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Obama presidency: what to expect

Don’t expect any major policy pronouncements right away — the president-elect may have to focus on a little thing like fixing the economy first.

Don’t expect any major policy pronouncements right away — the president-elect may have to focus on a little thing like fixing the economy first. (A call to the Obama transition office about possible secretaries of agriculture brought a polite “We’ll have to get back to you” response.)

For now, farm organization leaders and ag writers are left having to review the Obama campaign’s previous statements on agricultural issues to such groups as the National Corn Growers Association and the National Farmers’ Union to get a sense of what he might do.

During the campaign, Obama spokesmen seemed to go out of their way to emphasize their candidate’s support for renewable fuels, due, in part, to the Illinois senator’s relationship with the Illinois Corn Growers Association.

Obama is also expected to be less of a free-trade enthusiast than the current president. One farm organization CEO alluded to that in assessing the odds for restarting the Doha Round of World Trade Organization negotiations. WTO Director-General Pascal Lamy was expected to come to Washington in mid-November to try to enlist U.S. help in getting the Doha talks under way again.

“If he meets with the Obama transition team, he (Lamy) is likely to have heart failure,” the CEO said. “The Obama people have indicated they want to look at every detail of the Doha agreement before they agree to restart anything.”

In comments to the Corn Growers prior to the election, Obama said he understands trade is vital to the agricultural sector, noting that 50 percent of the wheat, 20 percent of the corn and 35 percent of the soybeans grown in the United States are exported.

Obama indicated he would support full funding of market promotion programs — something which Republican presidential nominee John McCain had said he would not do.

Obama also pledged to “break down trade and investment barriers that restrict our access to markets” and continue to support bipartisan efforts to lift bans on U.S. beef.

“It’s also important that we ensure that our trade agreements create a level playing field for American businesses and workers, and that our farmers and businesses secure robust market access as a result of these agreements. Trade agreements must contain strong and enforceable labor and environmental standards so that American farmers are able to compete on a level playing field.”

Since the last Doha Round language tabled in Geneva before the WTO negotiations collapsed there in July would have exempted more of India and China’s markets from increased access, it might be assumed an Obama administration would have problems with it.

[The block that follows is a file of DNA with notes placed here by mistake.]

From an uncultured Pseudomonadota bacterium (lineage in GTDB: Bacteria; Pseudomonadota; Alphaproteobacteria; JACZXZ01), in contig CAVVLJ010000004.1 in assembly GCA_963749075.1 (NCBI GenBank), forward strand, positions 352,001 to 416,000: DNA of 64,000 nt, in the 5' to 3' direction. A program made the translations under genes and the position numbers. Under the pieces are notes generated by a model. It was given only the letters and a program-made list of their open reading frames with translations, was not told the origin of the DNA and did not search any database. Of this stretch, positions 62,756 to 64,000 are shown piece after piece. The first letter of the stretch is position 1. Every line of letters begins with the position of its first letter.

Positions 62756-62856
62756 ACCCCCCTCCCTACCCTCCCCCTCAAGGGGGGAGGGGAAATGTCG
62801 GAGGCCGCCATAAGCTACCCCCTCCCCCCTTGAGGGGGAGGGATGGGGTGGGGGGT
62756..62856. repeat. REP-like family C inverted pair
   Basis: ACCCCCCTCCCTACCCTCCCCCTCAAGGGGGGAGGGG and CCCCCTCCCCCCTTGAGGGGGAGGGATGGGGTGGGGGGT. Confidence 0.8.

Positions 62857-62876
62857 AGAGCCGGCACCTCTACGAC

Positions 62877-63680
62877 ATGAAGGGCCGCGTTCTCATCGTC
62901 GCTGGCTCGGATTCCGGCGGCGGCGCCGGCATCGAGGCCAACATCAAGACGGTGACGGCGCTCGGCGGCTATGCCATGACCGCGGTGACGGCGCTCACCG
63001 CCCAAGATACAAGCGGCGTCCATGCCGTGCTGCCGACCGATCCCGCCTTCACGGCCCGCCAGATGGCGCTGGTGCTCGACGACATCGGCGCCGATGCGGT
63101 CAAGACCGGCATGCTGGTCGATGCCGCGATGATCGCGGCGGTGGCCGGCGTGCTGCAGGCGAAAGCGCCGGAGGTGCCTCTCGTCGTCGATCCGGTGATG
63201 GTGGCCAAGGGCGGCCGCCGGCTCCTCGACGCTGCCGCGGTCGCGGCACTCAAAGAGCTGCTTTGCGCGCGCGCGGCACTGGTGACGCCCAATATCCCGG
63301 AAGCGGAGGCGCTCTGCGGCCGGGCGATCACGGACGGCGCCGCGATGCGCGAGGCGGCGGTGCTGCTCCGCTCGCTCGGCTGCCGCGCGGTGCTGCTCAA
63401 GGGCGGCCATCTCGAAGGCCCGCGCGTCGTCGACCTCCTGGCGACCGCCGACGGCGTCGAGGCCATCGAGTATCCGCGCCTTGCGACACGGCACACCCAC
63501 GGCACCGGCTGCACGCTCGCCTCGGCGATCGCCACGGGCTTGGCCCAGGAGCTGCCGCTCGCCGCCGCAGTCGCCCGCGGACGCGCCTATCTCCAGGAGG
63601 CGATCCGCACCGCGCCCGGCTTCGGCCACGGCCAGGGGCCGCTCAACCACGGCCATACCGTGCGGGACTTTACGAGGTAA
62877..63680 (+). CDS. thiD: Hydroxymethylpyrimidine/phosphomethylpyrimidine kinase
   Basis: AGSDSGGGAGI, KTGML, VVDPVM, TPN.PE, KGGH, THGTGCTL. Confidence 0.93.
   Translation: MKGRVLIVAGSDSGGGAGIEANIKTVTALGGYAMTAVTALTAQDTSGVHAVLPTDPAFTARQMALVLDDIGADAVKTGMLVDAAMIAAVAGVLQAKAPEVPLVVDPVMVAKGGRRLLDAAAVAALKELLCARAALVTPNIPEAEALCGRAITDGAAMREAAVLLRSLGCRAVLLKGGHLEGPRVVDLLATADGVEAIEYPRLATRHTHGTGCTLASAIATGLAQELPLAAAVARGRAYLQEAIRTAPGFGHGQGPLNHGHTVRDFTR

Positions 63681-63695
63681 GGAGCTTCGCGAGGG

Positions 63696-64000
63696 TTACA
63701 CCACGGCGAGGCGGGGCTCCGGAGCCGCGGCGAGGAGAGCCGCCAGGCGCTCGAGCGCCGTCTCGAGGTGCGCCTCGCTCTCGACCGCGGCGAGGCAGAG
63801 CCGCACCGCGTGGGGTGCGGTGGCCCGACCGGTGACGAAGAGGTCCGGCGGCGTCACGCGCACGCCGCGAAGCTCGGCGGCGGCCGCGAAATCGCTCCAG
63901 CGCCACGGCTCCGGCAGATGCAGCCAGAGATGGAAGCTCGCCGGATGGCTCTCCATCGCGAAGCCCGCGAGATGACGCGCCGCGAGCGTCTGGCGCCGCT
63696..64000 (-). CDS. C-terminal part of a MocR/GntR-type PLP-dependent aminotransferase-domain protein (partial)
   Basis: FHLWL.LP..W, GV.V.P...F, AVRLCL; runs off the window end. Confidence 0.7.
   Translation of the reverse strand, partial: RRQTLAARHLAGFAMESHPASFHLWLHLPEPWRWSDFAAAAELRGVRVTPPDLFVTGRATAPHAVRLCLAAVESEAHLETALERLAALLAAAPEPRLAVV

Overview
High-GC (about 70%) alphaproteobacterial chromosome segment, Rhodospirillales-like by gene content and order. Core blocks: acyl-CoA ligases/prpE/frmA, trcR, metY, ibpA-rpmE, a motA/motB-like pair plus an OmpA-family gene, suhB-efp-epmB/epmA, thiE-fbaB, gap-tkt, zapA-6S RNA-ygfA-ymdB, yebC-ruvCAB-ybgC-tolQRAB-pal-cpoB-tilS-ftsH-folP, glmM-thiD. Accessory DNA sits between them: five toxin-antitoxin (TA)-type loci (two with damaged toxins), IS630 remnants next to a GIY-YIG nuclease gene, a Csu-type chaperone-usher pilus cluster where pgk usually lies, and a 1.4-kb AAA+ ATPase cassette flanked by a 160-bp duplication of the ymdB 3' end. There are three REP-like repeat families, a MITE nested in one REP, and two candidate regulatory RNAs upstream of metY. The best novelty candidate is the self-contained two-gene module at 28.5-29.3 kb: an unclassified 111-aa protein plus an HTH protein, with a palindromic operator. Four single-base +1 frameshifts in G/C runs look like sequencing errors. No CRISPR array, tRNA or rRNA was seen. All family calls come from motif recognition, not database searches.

Obama has said he would support efforts to reduce U.S. dependence on foreign oils by promoting the development of a number of renewable energy sources such as biofuels, solar and wind energy. “We are already replacing millions of barrels of imported oil thanks to our successful biofuels program,” he said.

“I recently established a goal to have 60 billion gallons of our fuel come from biofuels by 2022,” he noted, promising to invest $150 billion in a green energy sector over the next 10 years. The latter, he said, would create up to 5 million new jobs that cannot be outsourced.

McCain, in contrast, had voted against renewable fuel mandates several times and had indicated he would continue to oppose the use of such legislation, preferring to allow the markets to dictate America’s sources of energy supplies.

Some farm group leaders said they believe President-elect Obama will be more supportive of agriculture than his opponent in a number of arenas.

“We have appreciated Sen. Obama’s leadership on issues ranging from strong safety net programs within the farm bill to the promotion of corn-based ethanol as an important source of domestic energy,” said National Corn Grower President Bob Dickey.

Dickey, a farmer from Nebraska, said the NCGA has already developed a positive working relationship with Obama’s campaign staff and advisers as they reached out to the agricultural community on policy issues.

“We have a number of challenges facing us,” added Tom Buis, president of the National Farmers Union. “We are going to have a president who does want to work with rural America and address these issues.”

One concern for some farm organizations — and for farm-state congressmen — is Obama’s earlier endorsement of stricter payment limits.

“The president-elect has said he thinks payments should be capped at $250,000 per person,” said West Higginbotham, agricultural aide to Sen. Thad Cochran, R-Miss., who spoke at the Stoneville, Miss.-based Delta Council’s mid-year board of directors meeting.

“We also have a new Republican senator — Mike Johanns of Nebraska — who wrote the current administration’s language changing the payment limit eligibility rules while he was secretary of agriculture. This is an area that we will continue to watch very closely in the months ahead.”

When he outlined his position on agriculture for the Corn Growers, Obama said he supports a safety net that “targets assistance appropriately and provides farmers with risk mitigation tools that protect them from weather and market conditions that are beyond their control.

“This includes traditional farm programs, crop insurance and disaster assistance. I supported the 2008 farm bill and both the bill’s permanent disaster program and ad hoc disaster assistance when farmers in Illinois and around the country needed it,” he said.